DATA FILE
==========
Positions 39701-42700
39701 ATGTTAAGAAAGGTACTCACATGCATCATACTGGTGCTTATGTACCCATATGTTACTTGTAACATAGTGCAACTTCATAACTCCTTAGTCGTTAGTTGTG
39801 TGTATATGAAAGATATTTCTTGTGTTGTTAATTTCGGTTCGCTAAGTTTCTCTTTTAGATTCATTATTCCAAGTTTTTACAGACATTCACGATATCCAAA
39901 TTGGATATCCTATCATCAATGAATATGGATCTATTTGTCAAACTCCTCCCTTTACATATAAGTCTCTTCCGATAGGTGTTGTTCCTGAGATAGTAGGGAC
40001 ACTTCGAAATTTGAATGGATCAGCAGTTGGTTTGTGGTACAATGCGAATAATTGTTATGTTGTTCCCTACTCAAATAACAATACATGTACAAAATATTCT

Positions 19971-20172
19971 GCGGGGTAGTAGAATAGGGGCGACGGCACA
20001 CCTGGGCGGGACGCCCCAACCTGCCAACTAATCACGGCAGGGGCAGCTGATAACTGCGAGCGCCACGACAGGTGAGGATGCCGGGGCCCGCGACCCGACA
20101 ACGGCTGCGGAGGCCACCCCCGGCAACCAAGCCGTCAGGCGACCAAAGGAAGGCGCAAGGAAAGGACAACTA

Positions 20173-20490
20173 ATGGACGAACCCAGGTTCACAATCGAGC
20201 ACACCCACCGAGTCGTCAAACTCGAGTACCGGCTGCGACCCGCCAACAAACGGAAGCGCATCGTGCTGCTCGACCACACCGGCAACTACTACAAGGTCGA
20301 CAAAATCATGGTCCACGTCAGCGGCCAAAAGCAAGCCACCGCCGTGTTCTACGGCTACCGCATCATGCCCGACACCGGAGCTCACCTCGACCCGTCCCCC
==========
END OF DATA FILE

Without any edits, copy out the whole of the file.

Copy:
Positions 39701-42700
39701 ATGTTAAGAAAGGTACTCACATGCATCATACTGGTGCTTATGTACCCATATGTTACTTGTAACATAGTGCAACTTCATAACTCCTTAGTCGTTAGTTGTG
39801 TGTATATGAAAGATATTTCTTGTGTTGTTAATTTCGGTTCGCTAAGTTTCTCTTTTAGATTCATTATTCCAAGTTTTTACAGACATTCACGATATCCAAA
39901 TTGGATATCCTATCATCAATGAATATGGATCTATTTGTCAAACTCCTCCCTTTACATATAAGTCTCTTCCGATAGGTGTTGTTCCTGAGATAGTAGGGAC
40001 ACTTCGAAATTTGAATGGATCAGCAGTTGGTTTGTGGTACAATGCGAATAATTGTTATGTTGTTCCCTACTCAAATAACAATACATGTACAAAATATTCT

Positions 19971-20172
19971 GCGGGGTAGTAGAATAGGGGCGACGGCACA
20001 CCTGGGCGGGACGCCCCAACCTGCCAACTAATCACGGCAGGGGCAGCTGATAACTGCGAGCGCCACGACAGGTGAGGATGCCGGGGCCCGCGACCCGACA
20101 ACGGCTGCGGAGGCCACCCCCGGCAACCAAGCCGTCAGGCGACCAAAGGAAGGCGCAAGGAAAGGACAACTA

Positions 20173-20490
20173 ATGGACGAACCCAGGTTCACAATCGAGC
20201 ACACCCACCGAGTCGTCAAACTCGAGTACCGGCTGCGACCCGCCAACAAACGGAAGCGCATCGTGCTGCTCGACCACACCGGCAACTACTACAAGGTCGA
20301 CAAAATCATGGTCCACGTCAGCGGCCAAAAGCAAGCCACCGCCGTGTTCTACGGCTACCGCATCATGCCCGACACCGGAGCTCACCTCGACCCGTCCCCC